An examination of online swapping and peer-to-peer renting : exploring the providers, takers, and non-users of collaborative consumption.
Thesis DisciplineBusiness Administration
Degree GrantorUniversity of Canterbury
Degree NameDoctor of Philosophy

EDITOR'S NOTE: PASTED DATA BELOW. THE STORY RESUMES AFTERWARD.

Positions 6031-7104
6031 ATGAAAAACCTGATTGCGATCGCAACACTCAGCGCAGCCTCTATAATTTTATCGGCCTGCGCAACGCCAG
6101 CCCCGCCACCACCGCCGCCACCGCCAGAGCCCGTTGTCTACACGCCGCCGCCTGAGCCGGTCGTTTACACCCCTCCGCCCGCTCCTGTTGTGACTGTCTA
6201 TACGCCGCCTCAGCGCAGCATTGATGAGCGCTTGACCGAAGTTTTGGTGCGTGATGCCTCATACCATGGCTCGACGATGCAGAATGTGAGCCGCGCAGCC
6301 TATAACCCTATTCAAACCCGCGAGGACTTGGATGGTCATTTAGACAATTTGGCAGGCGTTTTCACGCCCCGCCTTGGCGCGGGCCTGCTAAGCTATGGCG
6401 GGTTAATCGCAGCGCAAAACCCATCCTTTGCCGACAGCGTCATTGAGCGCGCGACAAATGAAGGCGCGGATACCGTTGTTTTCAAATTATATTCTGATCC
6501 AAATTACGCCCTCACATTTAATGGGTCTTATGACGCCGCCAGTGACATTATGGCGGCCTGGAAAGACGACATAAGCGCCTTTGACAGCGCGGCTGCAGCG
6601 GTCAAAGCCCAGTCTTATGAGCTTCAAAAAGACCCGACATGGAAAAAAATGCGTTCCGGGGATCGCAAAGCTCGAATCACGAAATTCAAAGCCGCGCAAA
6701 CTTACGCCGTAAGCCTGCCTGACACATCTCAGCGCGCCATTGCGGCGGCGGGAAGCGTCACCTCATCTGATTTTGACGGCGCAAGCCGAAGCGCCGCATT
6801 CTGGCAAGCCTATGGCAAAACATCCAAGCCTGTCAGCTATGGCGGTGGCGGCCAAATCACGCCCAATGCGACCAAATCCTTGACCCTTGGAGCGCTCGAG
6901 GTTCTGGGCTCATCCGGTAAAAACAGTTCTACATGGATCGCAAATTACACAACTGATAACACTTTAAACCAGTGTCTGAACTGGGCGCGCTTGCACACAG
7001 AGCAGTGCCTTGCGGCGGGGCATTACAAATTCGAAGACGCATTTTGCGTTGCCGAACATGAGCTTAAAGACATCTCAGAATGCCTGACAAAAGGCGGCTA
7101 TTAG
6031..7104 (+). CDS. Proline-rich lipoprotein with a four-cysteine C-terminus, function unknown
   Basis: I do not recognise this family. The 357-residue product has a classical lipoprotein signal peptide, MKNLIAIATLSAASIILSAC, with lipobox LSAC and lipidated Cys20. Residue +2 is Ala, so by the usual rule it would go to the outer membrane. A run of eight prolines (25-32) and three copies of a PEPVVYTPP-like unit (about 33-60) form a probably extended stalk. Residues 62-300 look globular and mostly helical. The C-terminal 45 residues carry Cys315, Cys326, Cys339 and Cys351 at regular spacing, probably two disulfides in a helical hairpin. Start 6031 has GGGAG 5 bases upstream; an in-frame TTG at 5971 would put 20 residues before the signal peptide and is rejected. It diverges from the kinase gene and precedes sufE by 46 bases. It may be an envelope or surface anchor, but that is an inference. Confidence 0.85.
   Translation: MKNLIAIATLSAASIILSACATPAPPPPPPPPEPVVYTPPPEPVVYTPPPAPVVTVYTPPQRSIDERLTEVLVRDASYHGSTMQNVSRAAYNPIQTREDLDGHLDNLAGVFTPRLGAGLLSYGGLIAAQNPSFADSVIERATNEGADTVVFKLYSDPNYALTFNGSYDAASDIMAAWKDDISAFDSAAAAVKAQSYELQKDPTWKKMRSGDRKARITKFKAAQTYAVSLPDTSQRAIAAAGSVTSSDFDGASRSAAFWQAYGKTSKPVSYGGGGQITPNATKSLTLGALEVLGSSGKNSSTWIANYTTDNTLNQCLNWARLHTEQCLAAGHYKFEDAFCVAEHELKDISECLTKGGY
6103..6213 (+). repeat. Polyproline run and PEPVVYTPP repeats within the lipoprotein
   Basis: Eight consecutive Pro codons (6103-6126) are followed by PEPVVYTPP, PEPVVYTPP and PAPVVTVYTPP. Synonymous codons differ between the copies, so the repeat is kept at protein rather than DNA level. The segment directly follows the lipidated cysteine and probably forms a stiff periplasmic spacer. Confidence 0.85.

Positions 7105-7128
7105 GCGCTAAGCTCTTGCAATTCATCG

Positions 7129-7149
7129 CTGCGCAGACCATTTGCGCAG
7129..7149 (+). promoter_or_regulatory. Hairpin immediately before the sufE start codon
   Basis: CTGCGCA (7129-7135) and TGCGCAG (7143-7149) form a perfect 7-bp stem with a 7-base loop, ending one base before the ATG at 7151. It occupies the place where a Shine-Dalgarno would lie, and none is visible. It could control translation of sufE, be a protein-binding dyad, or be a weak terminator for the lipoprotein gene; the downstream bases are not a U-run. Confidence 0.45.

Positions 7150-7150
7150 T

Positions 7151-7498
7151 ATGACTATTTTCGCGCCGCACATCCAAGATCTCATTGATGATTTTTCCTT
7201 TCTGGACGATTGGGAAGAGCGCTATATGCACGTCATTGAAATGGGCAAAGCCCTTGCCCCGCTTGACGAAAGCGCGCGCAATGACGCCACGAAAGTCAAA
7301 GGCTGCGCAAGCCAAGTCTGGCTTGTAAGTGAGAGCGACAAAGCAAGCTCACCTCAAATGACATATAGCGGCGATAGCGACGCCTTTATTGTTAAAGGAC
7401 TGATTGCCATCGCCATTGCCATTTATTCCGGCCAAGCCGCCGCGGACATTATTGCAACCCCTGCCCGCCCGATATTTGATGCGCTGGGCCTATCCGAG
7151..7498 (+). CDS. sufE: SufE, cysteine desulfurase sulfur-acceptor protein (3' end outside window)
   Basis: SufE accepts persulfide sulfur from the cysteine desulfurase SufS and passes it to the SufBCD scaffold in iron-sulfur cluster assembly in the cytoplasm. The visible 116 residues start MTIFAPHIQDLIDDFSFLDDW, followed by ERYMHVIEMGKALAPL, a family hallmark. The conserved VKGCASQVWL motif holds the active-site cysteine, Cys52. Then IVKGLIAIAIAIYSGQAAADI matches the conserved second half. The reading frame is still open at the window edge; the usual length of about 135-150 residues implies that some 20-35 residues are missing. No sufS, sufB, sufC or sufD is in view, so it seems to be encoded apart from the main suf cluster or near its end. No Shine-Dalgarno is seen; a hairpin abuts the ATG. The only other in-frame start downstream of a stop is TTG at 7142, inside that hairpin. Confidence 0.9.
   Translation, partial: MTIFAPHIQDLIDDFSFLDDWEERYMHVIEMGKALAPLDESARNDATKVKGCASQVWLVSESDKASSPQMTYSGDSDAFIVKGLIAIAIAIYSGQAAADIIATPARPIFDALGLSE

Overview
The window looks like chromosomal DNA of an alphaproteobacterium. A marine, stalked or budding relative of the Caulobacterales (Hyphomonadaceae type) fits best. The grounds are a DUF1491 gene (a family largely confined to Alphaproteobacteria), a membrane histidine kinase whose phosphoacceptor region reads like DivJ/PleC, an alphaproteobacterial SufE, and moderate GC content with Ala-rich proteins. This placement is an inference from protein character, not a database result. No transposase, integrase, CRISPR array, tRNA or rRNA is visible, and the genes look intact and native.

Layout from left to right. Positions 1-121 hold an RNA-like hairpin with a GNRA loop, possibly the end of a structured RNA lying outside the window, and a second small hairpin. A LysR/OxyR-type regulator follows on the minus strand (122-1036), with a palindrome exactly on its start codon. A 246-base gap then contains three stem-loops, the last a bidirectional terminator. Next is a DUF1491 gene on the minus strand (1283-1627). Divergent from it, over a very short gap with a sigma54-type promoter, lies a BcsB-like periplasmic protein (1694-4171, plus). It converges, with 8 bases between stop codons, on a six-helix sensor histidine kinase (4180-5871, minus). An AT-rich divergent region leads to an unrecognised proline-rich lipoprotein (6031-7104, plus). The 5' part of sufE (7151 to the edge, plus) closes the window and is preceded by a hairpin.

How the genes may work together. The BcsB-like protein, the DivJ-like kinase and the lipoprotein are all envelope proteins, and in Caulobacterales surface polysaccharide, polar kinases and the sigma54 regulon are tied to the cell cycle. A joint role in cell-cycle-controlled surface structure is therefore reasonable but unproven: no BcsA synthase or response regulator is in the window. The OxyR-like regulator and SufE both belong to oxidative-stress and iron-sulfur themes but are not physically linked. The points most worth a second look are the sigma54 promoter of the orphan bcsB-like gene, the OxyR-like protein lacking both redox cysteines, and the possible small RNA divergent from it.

Purpose. With the advent of social media and advances in Peer-to-Peer (P2P) online platforms, the phenomena of Collaborative Consumption (CC) has been developing in the popular press as a socioeconomic revolution that veers away from individual hyper-consumption and embraces the efficiencies of sharing and collaboration. In light of this groundswell, this thesis examines how twosided digital platforms mediate the behaviour of peers in two CC website types: (1) swapping; and (2) renting. Methodology. An exploration of philosophy for a sociological imagination yields the creation of a Model of Theoretical Perspectives inspired by critical realism. Using these philosophical foundations, semi-structured interviews with members of swapping and renting websites are conducted under the lens of an exploratory, grounded theory approach that asks, “What do we have here?” Findings. The nature of the experience for swapping and renting users is explained by dimensionalising the field of Collaborative Consumption using thematic analysis. Six referential questions are applied to Bardhi and Eckhardt’s (2012) dimensions of access-based consumption: what (Type of Transferred Object), how (Consumer Involvement), when (Temporality), where (Spatial Anonymity), with whom (Interpersonal Anonymity), and why (Market Mediation and Political Consumerism). Contributions. The nature of the experiences derived from these activities and how they may differ between user types is discussed. Motivating and deterring factors behind CC activities (swapping and renting) are compared and contrasted between different user types (Providers, Takers, and Non-Users). Findings from this study have implications for the design, implementation, and management of systems that encourage barter-trade and access-based forms of Collaborative Consumption. In particular, five enabling factors have been identified to overcome the deterrents for using these types of websites. Finally, a reflection of contributions and suggestions for future research is also provided.